Realistically speaking, I don’t know if we’ll pursue that research avenue far enough to develop conscious software. But as a thought experiment, I tried to reconcile the type of conversation-capable AI you see in SF with what I see in the actual software industry. And it seemed to me that the most plausible business case for AIs is not selling them as a productivity application, but as a kind of pet. Using a virtual body in a virtual environment will probably be a better option than manufacturing a physical body, because processing power keeps getting cheaper. Having the AIs inhabit a massively-multiplayer online world would offer them a much richer and more social environment, which will prompt more interesting behavior from them. And of course, you have to make the AIs cute and fun if you want people to buy them. So that’s basically the scenario in my novella.

Then I tried to explore some of the consequences of that situation. One of the notable attributes of high tech is that everything becomes obsolete pretty quickly. A lot of people replace their cell phones every eighteen months, which is less time than it takes to raise a guide dog for the blind. If you’re training something that’s as smart as, say, a chimpanzee, and it’s running on a modern technology platform, you are going to face obsolescence issues long before you’re done. And so my novella describes people dealing with those problems.

PO: On the notion of conscious software, I sometime struggle with this idea, but perhaps it’s a semantic issue with me. To say “conscious” would, by definition, mean self-aware, but the word also connotes self-awareness with regards to sensation and feelings¬, at least it does in my dictionary. I can suspend disbelief for a story’s sake, but in the real world, I find it hard to believe software could make the leap beyond simply being aware it existed. Learning to navigate an environment is one thing, but feeling anger or sadness or happiness or pain . . . it seems to me that these represent the challenge (in the real world) of a true manifestation of the kind of AI we see so often in SF. Would love your thoughts.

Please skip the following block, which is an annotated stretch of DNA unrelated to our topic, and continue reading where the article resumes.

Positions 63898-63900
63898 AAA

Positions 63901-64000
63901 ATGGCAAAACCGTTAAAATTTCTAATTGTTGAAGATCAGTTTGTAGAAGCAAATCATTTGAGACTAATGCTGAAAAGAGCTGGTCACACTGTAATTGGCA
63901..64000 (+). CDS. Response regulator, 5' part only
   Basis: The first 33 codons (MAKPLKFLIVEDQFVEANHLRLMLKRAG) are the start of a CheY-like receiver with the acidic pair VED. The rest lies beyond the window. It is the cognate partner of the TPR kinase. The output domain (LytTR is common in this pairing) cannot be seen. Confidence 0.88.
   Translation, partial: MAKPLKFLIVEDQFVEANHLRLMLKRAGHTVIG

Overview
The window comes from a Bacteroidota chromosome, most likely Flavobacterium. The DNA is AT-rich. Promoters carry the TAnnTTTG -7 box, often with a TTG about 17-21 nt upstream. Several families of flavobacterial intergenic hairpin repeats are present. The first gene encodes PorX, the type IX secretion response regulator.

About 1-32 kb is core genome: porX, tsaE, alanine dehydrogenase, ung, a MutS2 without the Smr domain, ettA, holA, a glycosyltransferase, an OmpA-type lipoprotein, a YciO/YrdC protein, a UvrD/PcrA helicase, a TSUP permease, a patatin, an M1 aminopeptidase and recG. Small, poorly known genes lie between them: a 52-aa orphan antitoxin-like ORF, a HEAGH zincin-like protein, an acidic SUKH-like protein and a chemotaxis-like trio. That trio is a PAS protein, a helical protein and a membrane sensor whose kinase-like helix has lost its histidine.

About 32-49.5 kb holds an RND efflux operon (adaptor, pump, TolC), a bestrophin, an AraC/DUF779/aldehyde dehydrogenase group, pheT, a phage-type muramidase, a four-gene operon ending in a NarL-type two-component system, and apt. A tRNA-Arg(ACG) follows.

TC: One way to look at this issue is to ask, are animals conscious? People used to think that animals were little more than automatons, but I absolutely believe that animals experience some form of anger, sadness, happiness, etc. (I also think that the more closely related the animal is to humans, the more closely their experience resembles human experience, so a chimpanzee’s emotions are closer to ours than a mouse’s.) Even after we account for the human tendency toward anthropomorphic projection, I think the simplest explanation for the behavior we see in animals is that they are actually conscious. And if a computer program were able to demonstrate behavior fully as complex as an animal’s, I think the same thing would be true.